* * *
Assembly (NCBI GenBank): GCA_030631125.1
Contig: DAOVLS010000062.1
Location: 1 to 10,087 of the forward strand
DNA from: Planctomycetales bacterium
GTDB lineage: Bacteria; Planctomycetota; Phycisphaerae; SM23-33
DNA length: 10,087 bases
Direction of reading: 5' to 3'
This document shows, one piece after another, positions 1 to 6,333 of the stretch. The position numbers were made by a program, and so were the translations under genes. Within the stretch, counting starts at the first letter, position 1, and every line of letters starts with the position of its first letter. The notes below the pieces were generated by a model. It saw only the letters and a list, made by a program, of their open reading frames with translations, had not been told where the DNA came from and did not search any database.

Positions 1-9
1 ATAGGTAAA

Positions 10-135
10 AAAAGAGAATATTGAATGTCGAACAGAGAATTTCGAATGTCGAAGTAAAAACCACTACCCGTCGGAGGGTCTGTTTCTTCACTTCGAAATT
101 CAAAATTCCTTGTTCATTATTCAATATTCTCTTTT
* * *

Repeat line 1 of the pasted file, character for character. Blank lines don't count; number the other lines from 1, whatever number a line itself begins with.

Assembly (NCBI GenBank): GCA_030631125.1